10. Don't try to see everything!

Paris is a gigantic city with more museums than you can see in a year. Don't put such a stressful schedule that you don't have time to feel PARIS. If you are not interested in art? Don't go to the Louvre! Do you think it's boring with viewpoints? Skip going up the Eiffel Tower! Instead stroll among the beautiful houses in Saint-German-des-Prés or Quartier Latin, order a coffeeor un café noisette (espresso with a little milk) at an outdoor terrace and explore the city's small shops and alleyways. Remember that you are traveling for your own pleasure, not for someone elses!

What are your best practical tips for Paris? Have I missed something? Feel free to comment below!

Do you want to read more about France? Look into my France page!


  1. Made me want to go to Paris again when I followed your trip on Instagram and now when I read this. William is studying French for the third year so it would be fun for him to go there and try to speak a little. And nice that you wrote about the area at Pigalle. Tried to describe it to the rest of the family the other day since that's where I stayed the first two times I was in Paris. Out of sheer stinginess, because the hotel was cheap (but also relatively good for being so cheap and simple) but in terms of the area, the only positive was that it was close to Montmartre.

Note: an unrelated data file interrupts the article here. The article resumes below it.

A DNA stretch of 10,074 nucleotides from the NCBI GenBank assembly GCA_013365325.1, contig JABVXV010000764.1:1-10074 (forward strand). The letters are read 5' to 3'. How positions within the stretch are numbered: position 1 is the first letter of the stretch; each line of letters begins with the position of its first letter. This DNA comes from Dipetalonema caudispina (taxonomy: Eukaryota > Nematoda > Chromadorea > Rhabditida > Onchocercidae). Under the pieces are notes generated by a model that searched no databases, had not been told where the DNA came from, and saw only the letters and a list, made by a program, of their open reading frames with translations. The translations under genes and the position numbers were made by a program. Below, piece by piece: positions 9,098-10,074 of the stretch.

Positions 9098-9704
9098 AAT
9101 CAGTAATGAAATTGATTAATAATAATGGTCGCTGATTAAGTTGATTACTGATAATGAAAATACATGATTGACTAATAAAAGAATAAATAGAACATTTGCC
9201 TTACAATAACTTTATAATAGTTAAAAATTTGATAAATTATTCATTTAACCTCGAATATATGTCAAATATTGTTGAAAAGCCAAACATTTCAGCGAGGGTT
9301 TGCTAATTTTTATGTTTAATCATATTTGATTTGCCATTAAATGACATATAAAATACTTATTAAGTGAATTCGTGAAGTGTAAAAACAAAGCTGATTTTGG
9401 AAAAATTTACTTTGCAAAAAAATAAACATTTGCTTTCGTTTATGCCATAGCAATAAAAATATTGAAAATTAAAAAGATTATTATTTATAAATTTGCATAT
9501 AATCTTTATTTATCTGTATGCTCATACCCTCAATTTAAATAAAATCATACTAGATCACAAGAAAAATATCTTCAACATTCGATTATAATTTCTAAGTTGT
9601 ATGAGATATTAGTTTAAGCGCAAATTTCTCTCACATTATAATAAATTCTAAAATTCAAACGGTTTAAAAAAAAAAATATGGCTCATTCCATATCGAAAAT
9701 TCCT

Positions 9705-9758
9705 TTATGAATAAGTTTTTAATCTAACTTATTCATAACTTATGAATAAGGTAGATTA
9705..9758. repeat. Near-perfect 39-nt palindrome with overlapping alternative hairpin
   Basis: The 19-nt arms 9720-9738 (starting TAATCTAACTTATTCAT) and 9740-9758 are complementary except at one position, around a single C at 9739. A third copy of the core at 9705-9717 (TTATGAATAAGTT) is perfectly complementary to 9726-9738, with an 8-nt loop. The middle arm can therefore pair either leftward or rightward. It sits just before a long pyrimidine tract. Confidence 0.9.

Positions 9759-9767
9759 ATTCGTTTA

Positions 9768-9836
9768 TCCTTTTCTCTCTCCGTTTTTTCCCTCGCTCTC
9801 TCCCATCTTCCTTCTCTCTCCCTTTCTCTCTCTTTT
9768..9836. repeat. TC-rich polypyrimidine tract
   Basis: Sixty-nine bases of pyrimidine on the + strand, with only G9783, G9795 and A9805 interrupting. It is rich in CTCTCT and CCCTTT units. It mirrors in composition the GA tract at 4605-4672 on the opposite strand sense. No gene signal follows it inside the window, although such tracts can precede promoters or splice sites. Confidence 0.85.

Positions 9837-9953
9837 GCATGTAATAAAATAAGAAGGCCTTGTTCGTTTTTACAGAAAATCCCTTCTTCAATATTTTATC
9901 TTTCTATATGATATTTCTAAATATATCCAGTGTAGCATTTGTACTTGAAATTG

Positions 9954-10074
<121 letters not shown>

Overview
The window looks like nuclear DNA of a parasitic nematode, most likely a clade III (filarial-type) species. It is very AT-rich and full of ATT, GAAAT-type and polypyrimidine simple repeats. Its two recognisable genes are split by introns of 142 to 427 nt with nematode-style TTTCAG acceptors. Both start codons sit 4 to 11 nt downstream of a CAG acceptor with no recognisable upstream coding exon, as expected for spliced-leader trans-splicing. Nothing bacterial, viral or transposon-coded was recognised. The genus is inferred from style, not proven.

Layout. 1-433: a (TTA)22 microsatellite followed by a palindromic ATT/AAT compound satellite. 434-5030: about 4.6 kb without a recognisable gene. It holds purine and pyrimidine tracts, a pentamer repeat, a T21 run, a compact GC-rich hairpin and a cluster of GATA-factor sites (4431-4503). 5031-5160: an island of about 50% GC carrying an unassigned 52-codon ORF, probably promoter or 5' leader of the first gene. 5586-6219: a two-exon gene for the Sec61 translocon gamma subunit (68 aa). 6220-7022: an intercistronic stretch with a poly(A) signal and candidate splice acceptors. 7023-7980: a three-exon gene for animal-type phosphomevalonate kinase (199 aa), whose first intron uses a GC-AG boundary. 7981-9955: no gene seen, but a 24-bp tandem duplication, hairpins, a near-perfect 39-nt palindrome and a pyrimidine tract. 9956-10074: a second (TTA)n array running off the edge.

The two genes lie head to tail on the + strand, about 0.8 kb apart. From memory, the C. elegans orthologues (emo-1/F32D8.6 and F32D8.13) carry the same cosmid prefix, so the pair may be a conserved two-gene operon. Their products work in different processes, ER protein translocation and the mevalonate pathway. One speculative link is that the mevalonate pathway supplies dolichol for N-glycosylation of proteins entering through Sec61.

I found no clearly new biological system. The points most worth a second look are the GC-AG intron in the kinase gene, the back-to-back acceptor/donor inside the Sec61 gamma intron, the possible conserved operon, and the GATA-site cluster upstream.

• Ha ha ha, how nice that you lived at Pigalle! I should add that during this trip we hung out there a lot during the day and then you can actually say that the area these days is both hip and clean and has a large amount of popular restaurants and shops. However, I don't know how it is in the evening ;)
      It can be stated that the kids have learned more in three years, they have understood themselves. E even got to help me sometimes! :)


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Travel blogger, gastronaut, photographer and family adventurer with over 60 countries in his luggage. Eva loves trips that include beautiful nature, hiking boots and well-cooked food. On the travel site Rucksack she takes you to all corners of the world with the help of her inspiring pictures and texts.